• It is a major maritime freight index that tracks changes in dry bulk freight rates and is published daily by the Baltic Exchange in the UK.
        • It is calculated by taking into account the freight rates for transporting dry bulk cargo, such as grain, coal, and iron ore, on major routes around the world as well as the charter fees for renting bulk carriers on those routes.
        • It was started on January 4, 1985 with a base value of 1,000.
        • It shows the volume of raw materials being transported via ships and how frequently these ships make voyages with cargo and thus functions as a leading indicator for predicting the global economy.
        • It is a composite of 3 sub-indices: the BSI, BPI, and BCI.

        composite of 3 sub-indices: the BSI, BPI, and BCIcomposite of 3 sub-indices: the BSI, BPI, and BCI
      1. Tanker Freight Index (WS ; World Scale)
        Tanker Freight Index Tanker Freight Index (Source : HMM IR)
        • It is an international freight index for chartered tankers announced twice a year in January and July by the Worldscale Association (WSA) in the UK.
        • Since the routes of tankers are scattered all over the world and the voyage distances are different, the base fares of major routes are expressed as an index to facilitate the chartering of tankers.
        • It indicates the charter fee for 1 voyage of a tanker, and the fee at which the profit of the shipowner is 0 for a round-trip between two ports is set as 100.
        • It is further separated into 2 sub-indices: the Baltic Exchange Dirty Tanker Index (BDTI) for crude oil and the Baltic Clean Tanker Index (BCTI) for petroleum.
        *Baltic Exchange Dirty Tanker Index (BDTI): It is the freight index that accounts for the largest portion of crude oil shipping, and 300,000-ton supertankers transporting crude oil from the Middle East to countries in East Asia, such as Korea and Japan, are typical of the routes used for crude oil shipping. In fact, most transactions involving crude oil shipping occur on the Middle East-East Asia route. In the case of tankers carrying petroleum, the wide variety of routes makes the barrier to entry in the tanker market very high. This results in an oligopoly/monopoly in the tanker market. Due to high market volatility and high risk of market fluctuations, long-term shipping contracts with large oil refineries are made.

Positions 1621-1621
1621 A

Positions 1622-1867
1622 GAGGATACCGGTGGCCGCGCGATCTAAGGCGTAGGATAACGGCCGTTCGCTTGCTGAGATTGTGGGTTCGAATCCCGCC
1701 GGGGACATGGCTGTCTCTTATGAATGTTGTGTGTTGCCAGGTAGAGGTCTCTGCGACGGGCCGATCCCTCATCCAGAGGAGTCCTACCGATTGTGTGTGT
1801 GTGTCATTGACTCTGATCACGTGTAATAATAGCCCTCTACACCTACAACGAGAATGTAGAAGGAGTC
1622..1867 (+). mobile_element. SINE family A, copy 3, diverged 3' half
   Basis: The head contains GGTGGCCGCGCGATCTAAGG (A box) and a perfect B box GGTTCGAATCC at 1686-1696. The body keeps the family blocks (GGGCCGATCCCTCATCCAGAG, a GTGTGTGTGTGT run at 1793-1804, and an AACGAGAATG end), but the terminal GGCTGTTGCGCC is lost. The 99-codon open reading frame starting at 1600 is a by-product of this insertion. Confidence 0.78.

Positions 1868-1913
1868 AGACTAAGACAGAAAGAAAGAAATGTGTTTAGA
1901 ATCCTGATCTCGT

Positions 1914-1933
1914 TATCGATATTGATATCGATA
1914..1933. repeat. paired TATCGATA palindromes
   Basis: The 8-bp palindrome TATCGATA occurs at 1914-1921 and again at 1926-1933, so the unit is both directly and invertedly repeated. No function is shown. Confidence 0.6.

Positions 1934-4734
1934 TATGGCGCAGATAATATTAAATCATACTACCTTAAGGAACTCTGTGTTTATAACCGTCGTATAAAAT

3. 3)Air Freight Indices3)Air Freight Indices
      • An air freight index refers to an index that tracks the changes in fares required to transport cargo by air.
      • Air freight indices use the fare table established by the International Air Transport Association (IATA) for international freight shipping, and this fare table is also used in Korea after receiving the approval of the government. Two characteristics of air freight rates are that weight is an important factor and that there can be weight discounts.
      1. BAI ; Baltic Air Freight Indices
        Baltic Air Freight Indices Baltic Air Freight Indices (Source : Baltic Exchange)
        • This indicator, commonly known as the TAC Freight Index, was renamed in November 2020 when the UK's Baltic Exchange partnered with Hong Kong's TAC Index. It is a major air freight index published every week.
        • It tracks the changes in freight rates for transporting cargo by air from major air freight centers such as London, Frankfurt, Hong Kong, Chicago, Shanghai, and Singapore to major import destinations around the world.
        • It includes 6 outbound indices: 1 index for each of the 6 major air freight centers. It also includes the freight rates for 17 individual routes in USD/kg.
        • In the past, the TAC Index independently provided air freight indices for 32 major routes based on air shipping data submitted by international freight forwarders, but in 2020, the TAC Index partnered with the Baltic Exchange to increase the precision of the methods and procedures used to calculate the index as well as to increase the number of market participants in air freight shipping.
        • As of 2020, the global air freight market is estimated to be worth about 100 billion dollars per year, and 65 million tons of cargo are transported via air annually. In terms of weight, it accounts for less than 1% of global trade, but accounts for about 35% in terms of monetary value. As a result, air freight indices are comparable to maritime freight indices in terms of monetary value and play an important role in the global shipping market.